Predicting and understanding the processes underlying local adaptation is a major challenge in restoration genetics. Variation in local adaptation among populations results from the interplay of selection, gene flow and stochastic processes (genetic drift and mutation). Depending on the strength of selection, gene flow may homogenize populations and constrain the development of local adaptation (Slatkin 1987; Kawecki and Ebert 2004; Sambatti and Rice 2006), while drift becomes more important as population size declines (Barrett and Kohn 1991). Gene flow may have a greater effect on local adaptation in small populations (Holt and Gomulkiewicz 1997; Jakobsson and Dinnetz 2005), and for species with high effective migration rates (e.g. self-incompatible species; Schierup et al. 2000; Castric and Vekemans 2004). High rates of gene flow combined with heterogeneous environments in some species may also select for phenotypic plasticity rather than locally adapted genotypes (Sultan and Spencer 2002). Understanding the interaction and relative importance of natural selection, drift and gene flow can therefore offer valuable insights into patterns of adaptation in heterogeneous landscapes and provide important data for informing plant translocation or restoration efforts.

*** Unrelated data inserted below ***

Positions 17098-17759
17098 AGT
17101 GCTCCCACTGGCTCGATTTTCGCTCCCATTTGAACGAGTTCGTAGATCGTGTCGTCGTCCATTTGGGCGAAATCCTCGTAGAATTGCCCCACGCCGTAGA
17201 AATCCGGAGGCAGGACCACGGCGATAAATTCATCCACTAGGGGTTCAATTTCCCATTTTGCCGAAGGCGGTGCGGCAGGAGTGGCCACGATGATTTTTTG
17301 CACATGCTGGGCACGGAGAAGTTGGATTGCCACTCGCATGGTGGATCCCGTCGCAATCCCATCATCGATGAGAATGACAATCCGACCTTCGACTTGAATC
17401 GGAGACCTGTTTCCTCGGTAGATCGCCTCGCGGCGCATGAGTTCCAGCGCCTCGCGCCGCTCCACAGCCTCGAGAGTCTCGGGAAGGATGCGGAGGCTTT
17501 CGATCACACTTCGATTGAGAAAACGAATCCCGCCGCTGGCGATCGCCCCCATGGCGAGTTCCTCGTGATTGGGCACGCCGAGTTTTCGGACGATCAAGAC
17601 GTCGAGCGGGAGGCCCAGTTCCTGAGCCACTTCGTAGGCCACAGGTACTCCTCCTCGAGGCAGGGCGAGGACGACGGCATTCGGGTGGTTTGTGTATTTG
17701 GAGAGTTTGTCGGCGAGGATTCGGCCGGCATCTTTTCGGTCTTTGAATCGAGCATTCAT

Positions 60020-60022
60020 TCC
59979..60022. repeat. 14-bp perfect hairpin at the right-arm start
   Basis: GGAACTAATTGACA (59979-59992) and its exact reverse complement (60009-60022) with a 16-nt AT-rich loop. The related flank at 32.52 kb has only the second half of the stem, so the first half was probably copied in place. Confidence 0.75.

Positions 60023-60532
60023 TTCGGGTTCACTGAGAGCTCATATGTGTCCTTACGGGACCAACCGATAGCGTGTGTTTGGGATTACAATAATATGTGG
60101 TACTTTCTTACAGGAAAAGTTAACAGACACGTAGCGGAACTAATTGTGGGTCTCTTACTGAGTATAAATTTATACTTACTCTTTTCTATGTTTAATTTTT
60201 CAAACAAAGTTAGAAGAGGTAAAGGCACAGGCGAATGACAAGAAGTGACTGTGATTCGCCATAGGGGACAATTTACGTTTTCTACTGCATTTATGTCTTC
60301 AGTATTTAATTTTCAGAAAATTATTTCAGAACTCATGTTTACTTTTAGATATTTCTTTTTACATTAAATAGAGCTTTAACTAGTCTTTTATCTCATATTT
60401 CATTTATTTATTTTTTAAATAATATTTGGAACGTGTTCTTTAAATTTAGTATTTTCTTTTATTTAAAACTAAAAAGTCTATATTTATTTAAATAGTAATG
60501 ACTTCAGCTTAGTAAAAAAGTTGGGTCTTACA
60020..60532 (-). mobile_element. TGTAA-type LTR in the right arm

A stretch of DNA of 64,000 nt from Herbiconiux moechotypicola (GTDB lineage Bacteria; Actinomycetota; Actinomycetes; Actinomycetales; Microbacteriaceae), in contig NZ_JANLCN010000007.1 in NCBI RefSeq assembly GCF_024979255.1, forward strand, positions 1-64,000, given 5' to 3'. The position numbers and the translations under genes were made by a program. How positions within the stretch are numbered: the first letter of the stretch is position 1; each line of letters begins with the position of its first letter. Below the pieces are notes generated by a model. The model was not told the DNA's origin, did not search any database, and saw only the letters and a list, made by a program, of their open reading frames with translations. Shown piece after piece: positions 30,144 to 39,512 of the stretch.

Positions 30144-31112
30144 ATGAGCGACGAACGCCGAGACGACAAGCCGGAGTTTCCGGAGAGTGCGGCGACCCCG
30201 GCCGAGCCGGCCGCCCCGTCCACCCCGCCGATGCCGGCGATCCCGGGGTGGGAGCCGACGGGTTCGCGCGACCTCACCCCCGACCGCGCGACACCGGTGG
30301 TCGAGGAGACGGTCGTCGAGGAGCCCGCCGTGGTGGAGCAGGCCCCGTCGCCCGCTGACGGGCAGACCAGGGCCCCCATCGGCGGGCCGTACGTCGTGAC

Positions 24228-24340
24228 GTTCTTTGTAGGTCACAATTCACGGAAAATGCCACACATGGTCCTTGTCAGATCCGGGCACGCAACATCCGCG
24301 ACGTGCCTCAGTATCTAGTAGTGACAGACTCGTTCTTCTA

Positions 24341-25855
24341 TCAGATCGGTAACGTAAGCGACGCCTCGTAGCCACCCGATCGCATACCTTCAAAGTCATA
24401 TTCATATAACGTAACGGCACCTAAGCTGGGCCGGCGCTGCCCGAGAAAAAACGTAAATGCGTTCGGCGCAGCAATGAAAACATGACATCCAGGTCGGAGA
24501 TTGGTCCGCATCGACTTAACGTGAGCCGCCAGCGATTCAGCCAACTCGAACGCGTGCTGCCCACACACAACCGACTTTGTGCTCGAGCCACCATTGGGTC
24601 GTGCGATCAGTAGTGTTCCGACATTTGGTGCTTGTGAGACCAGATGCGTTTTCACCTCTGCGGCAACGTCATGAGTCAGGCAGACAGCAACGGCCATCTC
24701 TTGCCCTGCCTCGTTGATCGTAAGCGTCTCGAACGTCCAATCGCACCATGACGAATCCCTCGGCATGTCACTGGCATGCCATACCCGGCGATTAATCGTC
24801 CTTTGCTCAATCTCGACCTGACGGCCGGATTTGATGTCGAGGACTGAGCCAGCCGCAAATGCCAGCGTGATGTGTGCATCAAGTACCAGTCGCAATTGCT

Variation in the scale of local adaptation (reviewed in Linhart and Grant 1996) provides a challenge in delineating seed sourcing zones for restoration. At smaller scales where gene flow is higher, stronger local selection is required to overcome the homogenizing effects of gene flow (e.g. Antonovics and Bradshaw 1970; Sambatti and Rice 2006). Consequently, environmental distance, a measure of the ecological differences among populations, may be a better predictor of local adaptation than geographic distance (Montalvo and Ellstrand 2001). Comparing population differentiation for quantitative traits (QST) (Spitze 1993) and neutral genetic markers (FST) (Wright 1951) can also provide information on the relative importance of selection, drift and gene flow for patterns of local adaptation (Leinonen et al. 2008; Whitlock 2008). However, to our knowledge, no studies have combined these predictive matrices (spatial scale, environmental distance, FST and QST) with transplant experiments to examine the relative importance of selection and gene flow for patterns of local adaptation. Accordingly, knowing the relative predictive power of geographic distance, environmental distance, QST and FST can provide information on the key variables to consider when choosing seed sources for restoration, particularly in heterogeneous landscapes.